Google Chrome’s much touted taskbar pinning feature lets you easily access web apps from your desktop, without pulling up bookmarks or typing in URLs. This popular feature is replicated in the latest version of Microsoft Internet Explorer. While there’s no evidence that IE9 directly stole the idea from Chrome, the two taskbar pinning features have a lot in common—yet they aren’t exactly alike.
If you are trying to decide whether to use IE9 for pinning your web apps or Chrome, then check out this quick comparison.
Why Pin Web Apps?
The idea behind pinning web apps to your desktop, Start Menu or Windows taskbar is similar to installing apps on your smartphone’s home screen. Web apps, unlike true desktop software, run completely on the web. You don’t download any software, install any configuration files or update any drivers to use web apps. Instead, the entire functionality of the web app is contained within your browser window. Popular web apps include Aviary, YouTube, Pandora, Grooveshark, Tweetdeck and Hulu.
A web app on your desktop is essentially a shortcut. It allows you to access your favorite web apps without opening a browser window. Instead, the pinned web app shortcut is given its own dedicated browser window that is separate from your current browsing activity. In this way, it behaves more like a desktop application.
What’s the Same?
Both Internet Explorer 9 and Google Chrome 10 allow you to pin any website to your taskbar, Start Menu or desktop. This is a dedicated launcher for your web app. Pinning a website in Chrome is as easy as navigating to the site and clicking Settings > Tools > Create Application Shortcut. Likewise, Internet Explorer 9 makes it easy, by requiring you only to navigate to a website and then drag and drop the website’s favicon to your taskbar.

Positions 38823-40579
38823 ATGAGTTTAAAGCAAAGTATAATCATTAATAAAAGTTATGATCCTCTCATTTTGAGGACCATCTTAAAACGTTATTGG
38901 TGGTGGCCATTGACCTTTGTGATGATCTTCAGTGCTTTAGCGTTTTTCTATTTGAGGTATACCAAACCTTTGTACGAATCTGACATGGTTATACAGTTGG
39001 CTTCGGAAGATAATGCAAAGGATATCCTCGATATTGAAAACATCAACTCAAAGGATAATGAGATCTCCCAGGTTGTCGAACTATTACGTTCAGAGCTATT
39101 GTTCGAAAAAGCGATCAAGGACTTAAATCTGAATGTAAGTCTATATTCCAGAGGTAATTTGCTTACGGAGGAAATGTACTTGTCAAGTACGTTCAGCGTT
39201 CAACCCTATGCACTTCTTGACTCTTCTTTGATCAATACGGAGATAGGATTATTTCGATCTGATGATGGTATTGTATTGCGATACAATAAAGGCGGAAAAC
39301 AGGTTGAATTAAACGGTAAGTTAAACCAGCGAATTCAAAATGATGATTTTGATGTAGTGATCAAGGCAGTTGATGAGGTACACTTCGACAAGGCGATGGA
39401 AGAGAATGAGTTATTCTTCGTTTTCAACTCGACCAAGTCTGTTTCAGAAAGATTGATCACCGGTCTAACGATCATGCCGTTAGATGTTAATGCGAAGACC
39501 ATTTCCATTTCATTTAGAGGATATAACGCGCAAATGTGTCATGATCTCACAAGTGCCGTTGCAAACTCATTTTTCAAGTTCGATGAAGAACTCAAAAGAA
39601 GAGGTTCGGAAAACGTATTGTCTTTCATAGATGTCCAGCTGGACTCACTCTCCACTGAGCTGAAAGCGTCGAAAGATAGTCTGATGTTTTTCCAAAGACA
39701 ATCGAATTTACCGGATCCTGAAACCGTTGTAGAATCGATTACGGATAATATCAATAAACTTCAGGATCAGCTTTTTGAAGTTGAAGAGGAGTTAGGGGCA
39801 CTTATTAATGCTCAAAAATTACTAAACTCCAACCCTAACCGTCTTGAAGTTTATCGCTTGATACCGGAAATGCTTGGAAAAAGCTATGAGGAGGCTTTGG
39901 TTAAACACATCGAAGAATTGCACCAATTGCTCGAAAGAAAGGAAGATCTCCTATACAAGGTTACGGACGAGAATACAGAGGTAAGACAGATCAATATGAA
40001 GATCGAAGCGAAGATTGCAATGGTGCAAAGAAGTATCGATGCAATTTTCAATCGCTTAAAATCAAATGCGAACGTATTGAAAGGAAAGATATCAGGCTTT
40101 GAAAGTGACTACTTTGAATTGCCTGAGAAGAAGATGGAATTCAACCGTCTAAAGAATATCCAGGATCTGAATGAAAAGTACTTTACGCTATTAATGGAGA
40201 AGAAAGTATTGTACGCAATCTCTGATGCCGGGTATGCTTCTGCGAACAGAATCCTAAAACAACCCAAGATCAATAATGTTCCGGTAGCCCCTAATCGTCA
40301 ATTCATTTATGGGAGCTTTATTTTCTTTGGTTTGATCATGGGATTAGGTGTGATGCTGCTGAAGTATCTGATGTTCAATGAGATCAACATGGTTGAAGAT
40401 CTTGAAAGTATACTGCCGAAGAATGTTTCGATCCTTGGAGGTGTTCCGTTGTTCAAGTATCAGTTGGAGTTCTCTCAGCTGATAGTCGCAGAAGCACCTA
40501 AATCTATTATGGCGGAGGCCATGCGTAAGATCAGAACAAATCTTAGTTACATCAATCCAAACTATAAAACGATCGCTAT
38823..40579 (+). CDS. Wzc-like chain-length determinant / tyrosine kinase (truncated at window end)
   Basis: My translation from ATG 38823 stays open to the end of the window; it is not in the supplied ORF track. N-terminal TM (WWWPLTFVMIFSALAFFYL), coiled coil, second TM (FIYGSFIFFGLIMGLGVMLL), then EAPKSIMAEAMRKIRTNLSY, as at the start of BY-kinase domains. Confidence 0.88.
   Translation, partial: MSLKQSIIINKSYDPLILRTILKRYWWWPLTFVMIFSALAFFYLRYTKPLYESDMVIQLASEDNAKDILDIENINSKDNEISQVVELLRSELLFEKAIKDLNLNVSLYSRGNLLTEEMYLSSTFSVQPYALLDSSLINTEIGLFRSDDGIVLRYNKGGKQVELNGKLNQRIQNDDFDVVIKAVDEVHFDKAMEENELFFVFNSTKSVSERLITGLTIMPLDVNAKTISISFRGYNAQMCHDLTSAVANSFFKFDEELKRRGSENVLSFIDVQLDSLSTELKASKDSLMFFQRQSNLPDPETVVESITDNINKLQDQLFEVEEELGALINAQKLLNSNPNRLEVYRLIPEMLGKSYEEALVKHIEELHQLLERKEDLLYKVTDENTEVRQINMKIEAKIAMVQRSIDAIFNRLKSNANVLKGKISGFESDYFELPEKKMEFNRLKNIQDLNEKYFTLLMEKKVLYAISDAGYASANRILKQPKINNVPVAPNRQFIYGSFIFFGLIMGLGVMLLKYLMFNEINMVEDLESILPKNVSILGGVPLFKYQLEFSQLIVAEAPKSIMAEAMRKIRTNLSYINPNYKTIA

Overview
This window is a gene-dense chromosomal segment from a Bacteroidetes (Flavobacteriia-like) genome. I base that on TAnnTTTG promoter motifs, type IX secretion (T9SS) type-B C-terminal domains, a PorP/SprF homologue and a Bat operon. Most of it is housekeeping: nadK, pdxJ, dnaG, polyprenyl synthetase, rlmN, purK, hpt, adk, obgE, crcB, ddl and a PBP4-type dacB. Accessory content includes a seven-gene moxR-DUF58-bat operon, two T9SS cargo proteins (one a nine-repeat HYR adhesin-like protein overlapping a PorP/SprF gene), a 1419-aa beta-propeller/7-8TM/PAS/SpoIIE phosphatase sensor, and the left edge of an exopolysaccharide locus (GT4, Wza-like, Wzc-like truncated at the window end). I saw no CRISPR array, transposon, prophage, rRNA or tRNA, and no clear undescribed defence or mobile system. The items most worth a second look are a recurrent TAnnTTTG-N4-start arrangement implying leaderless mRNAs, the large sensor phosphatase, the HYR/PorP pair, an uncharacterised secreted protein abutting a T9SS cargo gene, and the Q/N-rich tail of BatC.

IE9 has a one up on Google Chrome’s pinned taskbars. Namely, jump lists. To promote its web app pinning features, IE9 has partnered with several popular websites, such as Hulu and Facebook, to create jump lists for pinned websites. If a web app has a jump list, you can right-click it on your taskbar and quickly jump to some frequently visited areas within the app. For example, in the Facebook jump list, there are links to Messages, News, etc. This feature does not yet exist in Chrome.
However, Chrome’s web apps are a little bit more immersive. Whereas Internet Explorer opens your web app in a normal browser window, replete with the address bar, browser controls and any other clutter that usually exists in your browser window, Chrome strips out all of the unnecessary items and dedicates the window fully to the web app that you’ve chosen to launch. For some users, this helps the mindset that they are using a standalone app, rather than visiting a web page.
There are other benefits to using Chrome for web apps as well. In benchmark tests, Chrome performed much faster than IE9 while running intensive interactive websites. This was especially true when compared to the 64-bit version of IE9.
If you haven’t already begun using Chrome as your primary browser, the rise of web apps and the convenience of pinned websites may convince you.